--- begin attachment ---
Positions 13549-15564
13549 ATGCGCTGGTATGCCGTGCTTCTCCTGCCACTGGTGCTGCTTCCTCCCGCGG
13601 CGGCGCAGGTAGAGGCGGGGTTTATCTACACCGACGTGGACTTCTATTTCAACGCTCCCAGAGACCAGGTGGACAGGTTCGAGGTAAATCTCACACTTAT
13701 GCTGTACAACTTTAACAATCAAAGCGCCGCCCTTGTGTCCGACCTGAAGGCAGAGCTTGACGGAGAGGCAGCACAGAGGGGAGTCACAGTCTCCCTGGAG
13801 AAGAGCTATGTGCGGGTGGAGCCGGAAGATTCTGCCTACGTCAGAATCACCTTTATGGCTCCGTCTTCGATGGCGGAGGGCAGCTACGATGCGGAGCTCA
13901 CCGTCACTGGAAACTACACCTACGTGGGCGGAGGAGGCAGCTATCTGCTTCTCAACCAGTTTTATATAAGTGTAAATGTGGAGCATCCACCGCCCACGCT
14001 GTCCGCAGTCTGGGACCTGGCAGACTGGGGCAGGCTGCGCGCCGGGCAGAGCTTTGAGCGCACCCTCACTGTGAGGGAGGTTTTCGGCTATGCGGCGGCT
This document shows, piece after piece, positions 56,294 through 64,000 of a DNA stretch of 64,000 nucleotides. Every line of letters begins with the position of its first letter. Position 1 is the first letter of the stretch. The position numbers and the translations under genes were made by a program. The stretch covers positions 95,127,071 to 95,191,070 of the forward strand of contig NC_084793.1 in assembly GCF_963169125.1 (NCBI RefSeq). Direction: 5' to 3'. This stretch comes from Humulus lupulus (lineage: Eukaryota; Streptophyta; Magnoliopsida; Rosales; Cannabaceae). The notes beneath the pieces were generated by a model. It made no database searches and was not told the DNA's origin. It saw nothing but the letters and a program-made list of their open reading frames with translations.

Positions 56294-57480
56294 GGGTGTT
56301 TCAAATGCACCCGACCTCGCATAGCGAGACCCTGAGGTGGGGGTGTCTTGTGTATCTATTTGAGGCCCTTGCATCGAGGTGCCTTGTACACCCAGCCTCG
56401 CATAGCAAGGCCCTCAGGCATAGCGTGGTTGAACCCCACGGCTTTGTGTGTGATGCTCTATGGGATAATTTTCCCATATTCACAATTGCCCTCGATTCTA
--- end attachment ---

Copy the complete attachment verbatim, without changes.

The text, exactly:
Positions 13549-15564
13549 ATGCGCTGGTATGCCGTGCTTCTCCTGCCACTGGTGCTGCTTCCTCCCGCGG
13601 CGGCGCAGGTAGAGGCGGGGTTTATCTACACCGACGTGGACTTCTATTTCAACGCTCCCAGAGACCAGGTGGACAGGTTCGAGGTAAATCTCACACTTAT
13701 GCTGTACAACTTTAACAATCAAAGCGCCGCCCTTGTGTCCGACCTGAAGGCAGAGCTTGACGGAGAGGCAGCACAGAGGGGAGTCACAGTCTCCCTGGAG
13801 AAGAGCTATGTGCGGGTGGAGCCGGAAGATTCTGCCTACGTCAGAATCACCTTTATGGCTCCGTCTTCGATGGCGGAGGGCAGCTACGATGCGGAGCTCA
13901 CCGTCACTGGAAACTACACCTACGTGGGCGGAGGAGGCAGCTATCTGCTTCTCAACCAGTTTTATATAAGTGTAAATGTGGAGCATCCACCGCCCACGCT
14001 GTCCGCAGTCTGGGACCTGGCAGACTGGGGCAGGCTGCGCGCCGGGCAGAGCTTTGAGCGCACCCTCACTGTGAGGGAGGTTTTCGGCTATGCGGCGGCT
This document shows, piece after piece, positions 56,294 through 64,000 of a DNA stretch of 64,000 nucleotides. Every line of letters begins with the position of its first letter. Position 1 is the first letter of the stretch. The position numbers and the translations under genes were made by a program. The stretch covers positions 95,127,071 to 95,191,070 of the forward strand of contig NC_084793.1 in assembly GCF_963169125.1 (NCBI RefSeq). Direction: 5' to 3'. This stretch comes from Humulus lupulus (lineage: Eukaryota; Streptophyta; Magnoliopsida; Rosales; Cannabaceae). The notes beneath the pieces were generated by a model. It made no database searches and was not told the DNA's origin. It saw nothing but the letters and a program-made list of their open reading frames with translations.

Positions 56294-57480
56294 GGGTGTT
56301 TCAAATGCACCCGACCTCGCATAGCGAGACCCTGAGGTGGGGGTGTCTTGTGTATCTATTTGAGGCCCTTGCATCGAGGTGCCTTGTACACCCAGCCTCG
56401 CATAGCAAGGCCCTCAGGCATAGCGTGGTTGAACCCCACGGCTTTGTGTGTGATGCTCTATGGGATAATTTTCCCATATTCACAATTGCCCTCGATTCTA